To the passage which they produce from the history of the Maccabees (1 Maccab. xii. 43), I will not deign to reply, lest I should seem to include that work among the canonical books. But Augustine1 holds it to be canonical. First, with what degree of confidence? “The Jews,” says he, “do not hold the book of the Maccabees as they do the Law, the Prophets, and the Psalms, to which the Lord bears testimony as to his own witnesses, saying, Ought not all things which are written in the Law, and the Psalms, and the Prophets, concerning me be fulfilled? (Luke xxiv. 44.) But it has been received by the Church not uselessly, if it be read or heard with soberness.” Jerome, however, unhesitatingly affirms, that it is of no authority in establishing doctrine; and from the ancient little book, De Expositione Symboli, which bears the name of Cyprian, it is plain that it was in no estimation in the ancient Church. And why do I here contend in vain? As if the author himself did not sufficiently show what degree of deference is to be paid him, when in the end he asks pardon for anything less properly expressed (2 Maccab. xv. 38). He who confesses that his writings stand in need of pardon, certainly proclaims that they are not oracles of the Holy Spirit. We may add, that the piety of Judas is commended for no other reason than for having a firm hope of the final resurrection, in sending his oblation for the dead to Jerusalem. For the writer of the history does not represent what he did as furnishing the price of redemption, but merely that they might be partakers of eternal life, with the other saints who had fallen for their country and religion. The act, indeed, was not free from superstition and misguided zeal; but it is mere fatuity to extend the legal sacrifice to us, seeing we are assured that the sacrifices then in use ceased on the advent of Christ.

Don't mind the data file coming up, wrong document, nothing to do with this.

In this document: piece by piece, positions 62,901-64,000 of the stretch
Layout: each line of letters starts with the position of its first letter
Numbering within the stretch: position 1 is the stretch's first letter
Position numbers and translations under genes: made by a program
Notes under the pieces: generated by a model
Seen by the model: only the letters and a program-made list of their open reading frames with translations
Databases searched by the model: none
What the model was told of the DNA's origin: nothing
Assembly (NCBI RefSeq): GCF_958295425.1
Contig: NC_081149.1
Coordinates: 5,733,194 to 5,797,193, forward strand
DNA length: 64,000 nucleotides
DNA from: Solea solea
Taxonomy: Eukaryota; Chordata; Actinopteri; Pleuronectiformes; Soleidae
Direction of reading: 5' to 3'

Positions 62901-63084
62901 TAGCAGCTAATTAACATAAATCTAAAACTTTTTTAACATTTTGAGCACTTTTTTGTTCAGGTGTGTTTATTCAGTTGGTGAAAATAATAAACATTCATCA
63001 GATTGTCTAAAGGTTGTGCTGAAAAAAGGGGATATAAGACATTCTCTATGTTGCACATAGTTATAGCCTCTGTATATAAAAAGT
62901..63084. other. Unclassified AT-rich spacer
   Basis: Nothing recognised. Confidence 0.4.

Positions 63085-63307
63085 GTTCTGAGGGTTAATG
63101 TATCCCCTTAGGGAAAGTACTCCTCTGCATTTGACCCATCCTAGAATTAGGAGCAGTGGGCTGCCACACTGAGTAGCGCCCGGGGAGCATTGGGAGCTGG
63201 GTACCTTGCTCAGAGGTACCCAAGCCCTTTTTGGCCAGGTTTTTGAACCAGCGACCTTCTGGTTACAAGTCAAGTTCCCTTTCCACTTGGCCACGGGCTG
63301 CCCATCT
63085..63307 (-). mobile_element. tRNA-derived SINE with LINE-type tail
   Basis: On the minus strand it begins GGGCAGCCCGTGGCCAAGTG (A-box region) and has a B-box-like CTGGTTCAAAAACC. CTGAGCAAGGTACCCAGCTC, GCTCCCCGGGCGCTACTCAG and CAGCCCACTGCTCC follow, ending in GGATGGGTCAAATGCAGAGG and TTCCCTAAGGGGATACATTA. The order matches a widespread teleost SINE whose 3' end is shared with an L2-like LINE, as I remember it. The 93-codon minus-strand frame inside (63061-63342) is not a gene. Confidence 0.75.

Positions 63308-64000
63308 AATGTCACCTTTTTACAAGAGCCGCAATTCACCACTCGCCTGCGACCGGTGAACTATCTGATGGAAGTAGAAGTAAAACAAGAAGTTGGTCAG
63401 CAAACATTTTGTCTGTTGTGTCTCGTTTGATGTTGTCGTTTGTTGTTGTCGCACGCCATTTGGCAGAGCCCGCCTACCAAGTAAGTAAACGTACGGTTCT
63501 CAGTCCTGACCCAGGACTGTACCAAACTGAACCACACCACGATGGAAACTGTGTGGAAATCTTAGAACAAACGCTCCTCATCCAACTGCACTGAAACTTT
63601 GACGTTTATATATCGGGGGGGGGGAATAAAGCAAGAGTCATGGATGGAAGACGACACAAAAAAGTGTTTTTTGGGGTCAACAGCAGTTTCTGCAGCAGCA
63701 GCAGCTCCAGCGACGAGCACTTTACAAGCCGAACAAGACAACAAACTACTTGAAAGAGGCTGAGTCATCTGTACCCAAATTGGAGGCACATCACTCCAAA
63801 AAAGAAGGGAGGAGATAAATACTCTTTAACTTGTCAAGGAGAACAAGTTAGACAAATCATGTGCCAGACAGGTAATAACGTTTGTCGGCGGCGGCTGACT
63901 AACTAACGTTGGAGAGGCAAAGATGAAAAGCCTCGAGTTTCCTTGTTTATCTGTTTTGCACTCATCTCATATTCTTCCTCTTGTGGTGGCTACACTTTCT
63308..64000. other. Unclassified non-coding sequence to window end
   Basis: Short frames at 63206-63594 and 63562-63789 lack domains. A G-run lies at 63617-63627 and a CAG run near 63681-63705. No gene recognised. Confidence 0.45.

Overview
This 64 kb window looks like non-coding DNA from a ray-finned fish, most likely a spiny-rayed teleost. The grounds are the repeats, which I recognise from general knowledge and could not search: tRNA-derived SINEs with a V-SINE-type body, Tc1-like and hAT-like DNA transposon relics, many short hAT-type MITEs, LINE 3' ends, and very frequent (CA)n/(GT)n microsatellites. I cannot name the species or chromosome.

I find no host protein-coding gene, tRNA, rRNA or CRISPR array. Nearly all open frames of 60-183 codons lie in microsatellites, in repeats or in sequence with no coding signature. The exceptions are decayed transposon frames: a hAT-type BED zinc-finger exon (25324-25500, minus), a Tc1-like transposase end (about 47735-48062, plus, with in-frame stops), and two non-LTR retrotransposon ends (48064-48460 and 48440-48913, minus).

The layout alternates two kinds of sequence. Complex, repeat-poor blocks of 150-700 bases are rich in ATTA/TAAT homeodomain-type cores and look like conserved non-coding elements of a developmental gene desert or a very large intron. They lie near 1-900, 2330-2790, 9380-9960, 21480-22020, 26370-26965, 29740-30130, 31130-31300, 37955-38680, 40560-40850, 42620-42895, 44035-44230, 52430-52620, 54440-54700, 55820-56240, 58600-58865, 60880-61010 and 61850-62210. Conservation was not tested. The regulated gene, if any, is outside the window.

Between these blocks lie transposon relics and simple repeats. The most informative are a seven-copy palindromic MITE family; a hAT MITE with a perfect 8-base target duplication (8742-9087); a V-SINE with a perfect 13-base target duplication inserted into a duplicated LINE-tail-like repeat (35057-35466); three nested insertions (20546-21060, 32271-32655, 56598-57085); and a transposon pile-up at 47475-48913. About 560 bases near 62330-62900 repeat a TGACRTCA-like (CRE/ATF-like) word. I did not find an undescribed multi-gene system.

But, it seems, they find in Paul an invincible support, which cannot be so easily overthrown. His words are, “Now if any man build upon this foundation gold, silver, precious stones, wood, hay, stubble; every man’s work shall be made manifest: for the day shall declare it, because it shall be revealed by fire; and the fire shall try every man’s work of what sort it is. If any man’s work shall be burnt, he shall suffer loss: but he himself shall be saved; yet so as by fire” (1 Cor. iii. 12—15). What fire (they ask) can that be but the fire of purgatory, by which the defilements of sin are wiped away, in order that we may enter pure into the kingdom of God? But most of the Fathers1 give it a different meaning—viz. the tribulation or cross by which the Lord tries his people, that they may not rest satisfied with the defilements of the flesh. This is much more probable than the fiction of a purgatory. I do not, however, agree with them, for I think I see a much surer and clearer meaning to the passage. But, before I produce it, I wish they would answer me, whether they think the Apostle and all the saints have to pass through this purgatorial fire? I am aware they will say, no; for it were too absurd to hold that purification is required by those whose superfluous merits they dream of as applicable to all the members of the Church. But this the Apostle affirms; for he says, not that the works of certain persons, but the works of all will be tried.2 And this is not my argument, but that of Augustine, who thus impugns that interpretation.3 And (what makes the thing more absurd) he says, not that they will pass through fire for certain works, but that even if they should have edified the Church with the greatest fidelity, they will receive their reward after their works shall have been tried by fire. First, we see that the Apostle used a metaphor when he gave the names of wood, hay, and stubble, to doctrines of man’s device. The ground of the metaphor is obvious—viz. that as wood when it is put into the fire is consumed and destroyed, so neither will those doctrines be able to endure when they come to be tried. Moreover, every one sees that the trial is made by the Spirit of God. Therefore, in following out the thread of the metaphor, and adapting its parts properly to each other, he gave the name of fire to the examination of the Holy Spirit. For just as silver and gold, the nearer they are brought to the fire, give stronger proof of their genuineness and purity, so the Lord’s truth, the more thoroughly it is submitted to spiritual examination, has its authority the better confirmed. As hay, wood, and stubble, when the fire is applied to them, are suddenly consumed, so the inventions of man, not founded on the word of God, cannot stand the trial of the Holy Spirit, but forthwith give way and perish. In fine, if spurious doctrines are compared to wood, hay, and stubble, because, like wood, hay, and stubble, they are burned by fire and fitted for destruction, though the actual destruction is only completed by the Spirit of the Lord, it follows that the Spirit is that fire by which they will be proved. This proof Paul calls the day of the Lord; using a term common in Scripture. For the day of the Lord is said to take place whenever he in some way manifests his presence to men, his face being specially said to shine when his truth is manifested. It has now been proved, that Paul has no idea of any other fire than the trial of the Holy Spirit. But how are those who suffer the loss of their works saved by fire? This it will not be difficult to understand, if we consider of what kind of persons he speaks. For he designates them builders of the Church, who, retaining the proper foundation, build different materials upon it; that is, who, not abandoning the principal and necessary articles of faith, err in minor and less perilous matters, mingling their own fictions with the word of God. Such, I say, must suffer the loss of their work by the destruction of their fictions. They themselves, however, are saved, yet so as by fire; that is, not that their ignorance and delusions are approved by the Lord, but they are purified from them by the grace and power of the Holy Spirit. All those, accordingly, who have tainted the golden purity of the divine word with the pollution of purgatory, must necessarily suffer the loss of their work.